Gov’t follows up on 3rd line construction using new driller – egypt today electricity of the heart

CAIRO – 23 May 2018: A number of ministers, led by Prime Minister Sherif Ismail, arrived on Wednesday at the construction site of the third phase of Line 3 of Cairo’s metro to launch the new giant drilling machine that will be used to dig the longest metro line in Egypt.

The event was attended by Minister of Transport Hisham Arafat, Minister of Electricity Mohamed Shaker, Minister of Local Development Abu Bakr el-Gindy, Cairo Governor Atef Abdel Hamid, and former ministers of transport Galal Saeed, Hany Dahy and Alaa Fahmy.

The third phase of the third metro line will connect the working-class districts of Attaba, Bulaq and Imbaba with Cairo University in Giza. The phase will also pass through well-off neighborhoods like Zamalek, Mohandiseen and Agouza. The construction on the 18-kilometer phase officially started in 2017; it includes 15 stops, including Zamalek.

The third line with its four phases would save nearly two million daily commutes above the ground, reducing Cairo’s traffic congestion, shortening the duration of commutes and saving LE 250 million in the cost of public transportation buses. The project would save up to LE 2.72 billion a year overall, according to NAT’s official website.

Commuters will be charged a base fare of LE 3 for the first nine stops, and an additional LE 2 (total LE 5) for seven more stations. The highest ticket price has been fixed at LE 7 if the commuter will use the metro for more than 16 stations.

“The current trend taken by the government to increase ticket prices by a minimum of three pounds and a maximum of seven pounds is to charge the cost of investment on the price of the ticket, and not only the cost of operation and maintenance,” said a report issued by the Egyptian Initiative for Personal Rights (EIPR), criticizing the increase.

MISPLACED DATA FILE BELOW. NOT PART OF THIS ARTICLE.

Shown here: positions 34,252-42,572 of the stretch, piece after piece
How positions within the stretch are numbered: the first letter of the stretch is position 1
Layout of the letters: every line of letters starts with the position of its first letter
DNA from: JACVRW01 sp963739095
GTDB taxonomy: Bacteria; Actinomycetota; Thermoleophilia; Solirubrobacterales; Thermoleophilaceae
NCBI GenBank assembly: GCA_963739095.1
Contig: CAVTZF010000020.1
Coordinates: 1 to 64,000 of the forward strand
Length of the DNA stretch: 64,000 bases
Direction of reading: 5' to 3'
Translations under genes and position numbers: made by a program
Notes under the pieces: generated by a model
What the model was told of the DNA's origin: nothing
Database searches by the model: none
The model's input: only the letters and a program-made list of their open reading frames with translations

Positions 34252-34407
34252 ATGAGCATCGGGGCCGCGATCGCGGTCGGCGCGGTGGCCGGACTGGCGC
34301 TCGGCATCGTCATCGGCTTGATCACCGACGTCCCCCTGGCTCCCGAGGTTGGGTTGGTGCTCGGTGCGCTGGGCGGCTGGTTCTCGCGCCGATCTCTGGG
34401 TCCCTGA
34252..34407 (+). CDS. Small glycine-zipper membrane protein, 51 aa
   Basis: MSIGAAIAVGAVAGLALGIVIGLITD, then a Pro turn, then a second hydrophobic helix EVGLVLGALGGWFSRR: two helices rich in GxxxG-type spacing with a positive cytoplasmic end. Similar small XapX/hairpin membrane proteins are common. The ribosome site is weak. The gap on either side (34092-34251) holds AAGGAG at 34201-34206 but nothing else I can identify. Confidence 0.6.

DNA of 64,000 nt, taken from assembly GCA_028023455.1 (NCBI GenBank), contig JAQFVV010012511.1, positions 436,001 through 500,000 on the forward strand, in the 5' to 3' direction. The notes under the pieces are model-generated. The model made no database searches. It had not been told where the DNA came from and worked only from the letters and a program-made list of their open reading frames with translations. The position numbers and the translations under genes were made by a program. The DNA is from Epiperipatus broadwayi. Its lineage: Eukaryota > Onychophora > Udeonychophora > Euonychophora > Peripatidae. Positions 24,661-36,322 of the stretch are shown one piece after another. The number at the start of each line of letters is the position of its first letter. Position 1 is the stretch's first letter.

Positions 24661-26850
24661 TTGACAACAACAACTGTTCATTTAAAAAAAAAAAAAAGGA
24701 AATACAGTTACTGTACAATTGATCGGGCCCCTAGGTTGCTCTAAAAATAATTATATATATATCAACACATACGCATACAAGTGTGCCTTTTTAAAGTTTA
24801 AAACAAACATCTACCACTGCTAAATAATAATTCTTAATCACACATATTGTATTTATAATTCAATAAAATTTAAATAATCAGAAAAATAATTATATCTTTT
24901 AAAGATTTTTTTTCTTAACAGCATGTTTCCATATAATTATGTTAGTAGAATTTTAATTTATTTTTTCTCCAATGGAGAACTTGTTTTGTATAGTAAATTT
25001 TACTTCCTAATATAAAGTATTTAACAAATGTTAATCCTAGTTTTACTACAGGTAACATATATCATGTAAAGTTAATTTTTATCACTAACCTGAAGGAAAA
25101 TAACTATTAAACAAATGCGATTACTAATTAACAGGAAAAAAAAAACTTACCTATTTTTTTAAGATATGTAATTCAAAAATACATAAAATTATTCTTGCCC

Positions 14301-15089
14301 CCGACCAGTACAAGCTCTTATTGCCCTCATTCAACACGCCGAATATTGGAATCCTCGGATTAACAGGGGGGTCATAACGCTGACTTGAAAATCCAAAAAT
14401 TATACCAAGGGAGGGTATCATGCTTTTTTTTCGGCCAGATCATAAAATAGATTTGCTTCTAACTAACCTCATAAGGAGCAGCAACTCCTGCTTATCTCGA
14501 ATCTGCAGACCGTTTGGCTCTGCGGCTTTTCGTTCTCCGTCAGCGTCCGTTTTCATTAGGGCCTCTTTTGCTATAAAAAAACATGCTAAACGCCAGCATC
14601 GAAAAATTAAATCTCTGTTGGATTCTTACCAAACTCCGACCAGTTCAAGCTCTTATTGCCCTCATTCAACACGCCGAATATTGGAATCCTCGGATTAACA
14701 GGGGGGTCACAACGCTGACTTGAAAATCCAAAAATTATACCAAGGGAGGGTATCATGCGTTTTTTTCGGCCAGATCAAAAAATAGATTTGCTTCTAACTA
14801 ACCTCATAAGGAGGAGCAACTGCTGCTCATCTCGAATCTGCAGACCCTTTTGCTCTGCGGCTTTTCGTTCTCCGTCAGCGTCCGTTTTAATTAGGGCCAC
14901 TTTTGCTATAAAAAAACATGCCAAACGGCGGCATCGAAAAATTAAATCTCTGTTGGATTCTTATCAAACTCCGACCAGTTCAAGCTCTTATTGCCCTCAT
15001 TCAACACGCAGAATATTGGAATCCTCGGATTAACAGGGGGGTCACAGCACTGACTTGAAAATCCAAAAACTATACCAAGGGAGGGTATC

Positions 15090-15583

Around 3.5 million Cairenes use the metro every day. Launched in 1987, the metro has since become the most important means of transportation, helping passengers to avoid getting stuck in Cairo traffic or having to negotiate fares with unmetered taxis.

CAIRO – 23 May 2018: A number of ministers, led by Prime Minister Sherif Ismail, arrived on Wednesday at the construction site of the third phase of Line 3 of Cairo’s metro to launch the new giant drilling machine that will be used to dig the longest metro line in Egypt.

The event was attended by Minister of Transport Hisham Arafat, Minister of Electricity Mohamed Shaker, Minister of Local Development Abu Bakr el-Gindy, Cairo Governor Atef Abdel Hamid, and former ministers of transport Galal Saeed, Hany Dahy and Alaa Fahmy.

The third phase of the third metro line will connect the working-class districts of Attaba, Bulaq and Imbaba with Cairo University in Giza. The phase will also pass through well-off neighborhoods like Zamalek, Mohandiseen and Agouza. The construction on the 18-kilometer phase officially started in 2017; it includes 15 stops, including Zamalek.

The third line with its four phases would save nearly two million daily commutes above the ground, reducing Cairo’s traffic congestion, shortening the duration of commutes and saving LE 250 million in the cost of public transportation buses. The project would save up to LE 2.72 billion a year overall, according to NAT’s official website.

Commuters will be charged a base fare of LE 3 for the first nine stops, and an additional LE 2 (total LE 5) for seven more stations. The highest ticket price has been fixed at LE 7 if the commuter will use the metro for more than 16 stations.

“The current trend taken by the government to increase ticket prices by a minimum of three pounds and a maximum of seven pounds is to charge the cost of investment on the price of the ticket, and not only the cost of operation and maintenance,” said a report issued by the Egyptian Initiative for Personal Rights (EIPR), criticizing the increase.

Around 3.5 million Cairenes use the metro every day. Launched in 1987, the metro has since become the most important means of transportation, helping passengers to avoid getting stuck in Cairo traffic or having to negotiate fares with unmetered taxis.